A local underdog team with green jerseys did the improbable yesterday, taking home their first national championship.
Sure, the Eagles enjoyed a big victory, but Wilmington’s Tower Hill School also scored a historic win, repeatedly came back from daunting deficits this past weekend to win the National High School Squash championship in nearby Chestnut Hill.
Now in their third year as a team, The Hillers, one of only two Delaware schools with a varsity program, defeated the top-ranked Hill School in Sunday’s finals, 4-3 to secure the national Division 5 bracket crown.
The national squash championships featured seven 16-team tournaments this year on the boy’s side and five 16-team brackets for the girls. Teams fielded seven players with each court playing a best of five game match.
To advance to the final, Tower Hill bested the Rumson Fair Haven school (NJ) 7-0 in round one on Friday; Riverdale High School (NY) in the second 6-1 on Saturday morning; and overcame a 3-1 deficit in the semifinals against Green Farms Academy (CT) to win 4-3 on Saturday evening, setting up the Sunday afternoon final.
In Sunday’s “Hill” school showdown, the teams were evenly matched, but The Hill School stormed out to the early lead, winning the first three matches. Tower Hill stormed back, running the table on the last four matches to claim their flight.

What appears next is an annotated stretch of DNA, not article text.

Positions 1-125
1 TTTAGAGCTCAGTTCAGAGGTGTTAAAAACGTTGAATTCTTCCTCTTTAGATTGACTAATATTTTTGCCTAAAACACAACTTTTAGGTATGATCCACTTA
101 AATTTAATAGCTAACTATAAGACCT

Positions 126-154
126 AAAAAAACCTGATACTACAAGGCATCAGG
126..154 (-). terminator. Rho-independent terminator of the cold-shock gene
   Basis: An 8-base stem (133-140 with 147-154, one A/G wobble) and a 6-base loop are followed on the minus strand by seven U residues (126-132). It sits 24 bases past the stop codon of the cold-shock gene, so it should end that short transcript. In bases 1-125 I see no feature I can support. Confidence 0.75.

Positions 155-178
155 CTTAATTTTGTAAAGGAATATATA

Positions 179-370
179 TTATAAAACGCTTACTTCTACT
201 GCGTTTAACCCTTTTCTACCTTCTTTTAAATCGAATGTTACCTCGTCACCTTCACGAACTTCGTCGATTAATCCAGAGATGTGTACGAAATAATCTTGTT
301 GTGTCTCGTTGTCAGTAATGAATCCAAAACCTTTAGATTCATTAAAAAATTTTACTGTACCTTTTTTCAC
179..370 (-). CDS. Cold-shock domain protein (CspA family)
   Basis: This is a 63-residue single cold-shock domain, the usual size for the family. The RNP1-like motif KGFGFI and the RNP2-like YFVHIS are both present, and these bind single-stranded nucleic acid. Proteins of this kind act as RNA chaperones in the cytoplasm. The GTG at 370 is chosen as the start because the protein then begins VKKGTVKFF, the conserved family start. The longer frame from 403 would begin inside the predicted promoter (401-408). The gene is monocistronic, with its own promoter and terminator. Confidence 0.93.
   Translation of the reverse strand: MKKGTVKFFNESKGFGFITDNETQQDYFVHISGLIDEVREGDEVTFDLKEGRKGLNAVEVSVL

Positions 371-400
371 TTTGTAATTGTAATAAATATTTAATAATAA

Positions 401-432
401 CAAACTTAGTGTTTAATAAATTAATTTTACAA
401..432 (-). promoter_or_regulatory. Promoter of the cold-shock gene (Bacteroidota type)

Tower Hill was led by #1 and co-captain Ben Schiltz; #2 Jennifer Cleary (Tower Hill’s team is co-ed); #3 senior and Co-captain Bo Anderson; and sophomores #4 Peter Harris, #5 Aidan Donoho, #6 Sean Beberman, and #7 Alex Racapé. Rounding out the team was alternate Sander Saridakis, also a sophomore. Coaching the Hillers were nationally-renowned pros Ed Chilton of Wilmington Country Club and Ray Chan-a-sue of the Vic Mead Hunt Club.
Tournament highlights for the Hillers included Ben Schiltz going 4-0 against several higher rated opponents, Sean Beberman coming back from 2-1 down in what would have been the deciding match on Sunday to win 3-2, and squad newcomer Peter Harris devastating his opponent 3-0 in the decisive final match in front of a raucous crowd of over 100 onlookers.